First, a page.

Dow redefines the high ground
NEW YORK, March 8 (UPI) -- The Dow Jones index flew higher Friday after the Labor Department said the U.S. economy added 236,000 jobs and the jobless rate fell to 7.7 percent in February.
After establishing all-time record closing highs Tuesday, Wednesday and Thursday, the Dow Jones industrial average bolted out of the gate Friday. Although gains settled down by midday, the Dow remained ahead on the day, establishing a fourth all-time closing record in the same week.
By close of trading, the DJIA added 67.58 points, or 0.47 percent, to 14,379.07.
The Standard and Poor's 500 index added 6.92 points, or 0.45 percent, to 1,551.18. The Nasdaq composite gained 12.28 points, or 0.38 percent, to 3,244.37.
On the New York Stock Exchange, 2,031 stocks advanced and 1,003 declined on a volume of 3.6 billion shares traded.
The 10-year U.S. treasury note fell 16/32 to yield 2.059 percent.
Against the dollar, the euro fell to $1.2999 from Thursday's $1.3107. Against the yen, the dollar was higher at 96.02 yen from 94.83 yen.
In Tokyo, the Nikkei 225 rose 2.64 percent on a gain of 315.54 points, to 12,283.62.
In London, the FTSE 100 index added 0.69 percent, 44.42 points, to 6,483.58.
Senator asks why bankers aren't jailed
WASHINGTON, March 8 (UPI) -- Sen. Elizabeth Warren, D-Mass., asked during a Senate hearing why more money-laundering bankers do not spend time in jail.
"If you're caught with an ounce of cocaine, chances are good you're going to jail. If it happens repeatedly, you may go to jail for the rest of your life," Warren said at a Senate Banking Committee hearing. "But evidently, if you launder nearly $1 billion for drug cartels and violate our international sanctions, your company pays a fine and you go home and sleep in your own bed."
The comment was made in reference to HSBC, which paid $1.92 billion in fines for money laundering on behalf of drug cartels and terrorists organizations, the Los Angeles Times reported Friday.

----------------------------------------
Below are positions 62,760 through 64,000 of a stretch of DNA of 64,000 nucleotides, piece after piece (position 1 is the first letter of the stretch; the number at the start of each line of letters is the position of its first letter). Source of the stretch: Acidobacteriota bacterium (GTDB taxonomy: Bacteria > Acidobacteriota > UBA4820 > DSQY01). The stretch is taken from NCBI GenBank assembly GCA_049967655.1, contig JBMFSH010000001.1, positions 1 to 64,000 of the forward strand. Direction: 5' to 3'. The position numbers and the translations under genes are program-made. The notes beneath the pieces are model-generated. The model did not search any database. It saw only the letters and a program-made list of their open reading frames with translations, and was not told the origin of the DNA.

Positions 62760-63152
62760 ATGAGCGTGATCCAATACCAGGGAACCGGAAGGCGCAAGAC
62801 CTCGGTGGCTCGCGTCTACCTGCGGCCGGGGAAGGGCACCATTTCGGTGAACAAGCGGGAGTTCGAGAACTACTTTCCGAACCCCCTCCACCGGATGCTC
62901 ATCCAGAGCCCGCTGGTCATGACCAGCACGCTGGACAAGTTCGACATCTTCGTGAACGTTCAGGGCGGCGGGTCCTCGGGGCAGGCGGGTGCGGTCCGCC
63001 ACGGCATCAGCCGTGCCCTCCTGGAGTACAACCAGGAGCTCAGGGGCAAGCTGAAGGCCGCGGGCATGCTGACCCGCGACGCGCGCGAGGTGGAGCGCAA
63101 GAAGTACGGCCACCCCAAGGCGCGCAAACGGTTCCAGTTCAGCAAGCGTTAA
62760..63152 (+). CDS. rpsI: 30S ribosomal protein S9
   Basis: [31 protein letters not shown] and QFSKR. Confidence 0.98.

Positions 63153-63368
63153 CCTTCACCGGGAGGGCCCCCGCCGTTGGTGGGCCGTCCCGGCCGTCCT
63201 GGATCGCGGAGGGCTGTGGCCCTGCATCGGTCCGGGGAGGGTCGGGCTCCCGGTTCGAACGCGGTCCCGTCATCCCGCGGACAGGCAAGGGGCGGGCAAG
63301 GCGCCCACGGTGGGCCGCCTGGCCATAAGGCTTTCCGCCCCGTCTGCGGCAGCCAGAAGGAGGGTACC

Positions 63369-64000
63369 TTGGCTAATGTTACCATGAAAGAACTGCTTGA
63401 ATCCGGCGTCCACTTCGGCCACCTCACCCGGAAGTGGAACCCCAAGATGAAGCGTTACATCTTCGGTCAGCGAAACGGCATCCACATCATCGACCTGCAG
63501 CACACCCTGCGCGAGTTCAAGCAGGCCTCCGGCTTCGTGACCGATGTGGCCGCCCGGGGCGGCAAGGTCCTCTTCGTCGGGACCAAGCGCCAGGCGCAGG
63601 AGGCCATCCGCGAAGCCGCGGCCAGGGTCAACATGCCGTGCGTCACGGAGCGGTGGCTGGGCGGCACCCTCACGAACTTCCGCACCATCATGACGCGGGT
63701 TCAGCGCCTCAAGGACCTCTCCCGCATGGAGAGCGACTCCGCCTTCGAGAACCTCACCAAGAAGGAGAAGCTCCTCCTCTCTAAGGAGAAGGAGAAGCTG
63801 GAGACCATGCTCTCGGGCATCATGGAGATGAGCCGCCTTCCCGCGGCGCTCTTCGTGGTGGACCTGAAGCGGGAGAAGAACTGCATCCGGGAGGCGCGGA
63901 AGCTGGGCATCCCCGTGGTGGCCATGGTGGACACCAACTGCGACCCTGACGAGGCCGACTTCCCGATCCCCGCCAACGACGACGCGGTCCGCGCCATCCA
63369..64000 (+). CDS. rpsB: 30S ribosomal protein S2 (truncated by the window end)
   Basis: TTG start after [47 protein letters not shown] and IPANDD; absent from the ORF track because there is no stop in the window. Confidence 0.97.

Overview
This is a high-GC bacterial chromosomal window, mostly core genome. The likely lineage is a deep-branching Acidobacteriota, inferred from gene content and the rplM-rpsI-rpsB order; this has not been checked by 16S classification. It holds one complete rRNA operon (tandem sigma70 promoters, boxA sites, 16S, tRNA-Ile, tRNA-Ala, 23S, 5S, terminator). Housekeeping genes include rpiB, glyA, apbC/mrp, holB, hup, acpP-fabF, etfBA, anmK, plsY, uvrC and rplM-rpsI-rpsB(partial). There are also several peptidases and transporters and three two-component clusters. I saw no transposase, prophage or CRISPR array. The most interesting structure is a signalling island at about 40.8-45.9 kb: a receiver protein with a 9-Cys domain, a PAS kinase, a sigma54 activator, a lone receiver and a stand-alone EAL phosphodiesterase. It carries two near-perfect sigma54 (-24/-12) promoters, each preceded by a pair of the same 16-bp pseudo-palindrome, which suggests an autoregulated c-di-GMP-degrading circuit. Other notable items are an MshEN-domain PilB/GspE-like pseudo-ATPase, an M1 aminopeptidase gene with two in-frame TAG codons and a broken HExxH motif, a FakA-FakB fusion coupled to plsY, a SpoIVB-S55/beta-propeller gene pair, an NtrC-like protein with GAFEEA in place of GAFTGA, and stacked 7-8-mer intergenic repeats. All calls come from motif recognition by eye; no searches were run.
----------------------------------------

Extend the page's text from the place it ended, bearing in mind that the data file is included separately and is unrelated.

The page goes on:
The bank admitted it had shuffled money around for illegal organizations but nobody went to jail.
The bank "did it over and over and over again across a period of years. And they were caught doing it, warned not to do it and kept right on doing it and evidently making a profit doing it," Warren said.
"How many billions of dollars do you have to launder for drug lords and how many economic sanctions do you have to violate before someone will consider shutting down a financial institution like this?" she asked.
Her comments came a few days after Attorney General Eric Holder Jr. said bank regulators "are hit with indications that if you do prosecute, if you do bring a criminal charge, it will have a negative impact on the national economy."
Global growth in manufacturing slows down
NEW YORK, March 8 (UPI) -- A United Nations report said Friday global manufacturing growth slowed to 1.2 percent in the fourth quarter of 2012, due in part to the recession in Europe.
Manufacturing growth in the fourth quarter of 2012, compared to the same period in 2011, was the lowest annual growth rate in the past three years, said the report by the U.N .Industrial Development Organization.
In developed countries, manufacturing fell by 1.8 percent from the fourth quarter of 2011. In developing countries, manufacturing expanded by 7.6 percent, the report said.
By the fourth quarter of 2012, the decline in manufacturing in Europe had spread from a few countries to across the continent, a U.N. statement said.
In France, manufacturing declined 3.9 percent, in Germany 2.9 percent and in Italy 6.9 percent, the report said. In Britain, manufacturing declined 1.8 percent.
Fiat reaches deal with unions
TURIN, Italy, March 8 (UPI) -- Management and union officials at Fiat, Italy's auto and truck producer, said they agreed on a contract that affects more than 80,000 workers.
The deal includes a $52 per month gross wage increase for 2013 and a productivity bonus that will jump from $134 to $156 per month, ANSA reported Friday.
The agreement includes automakers and Fiat Industrial workers, who make trucks and tractors.
ANSA said "moderate" unions agreed to the deal but the negotiations did not include FIOM, the metalworkers' division of CGIL, the country's largest trade union.
FIOM and Fiat are involved in a prolonged dispute over the company's attempt to create more flexible work practices that the union says violate its rights, ANSA said.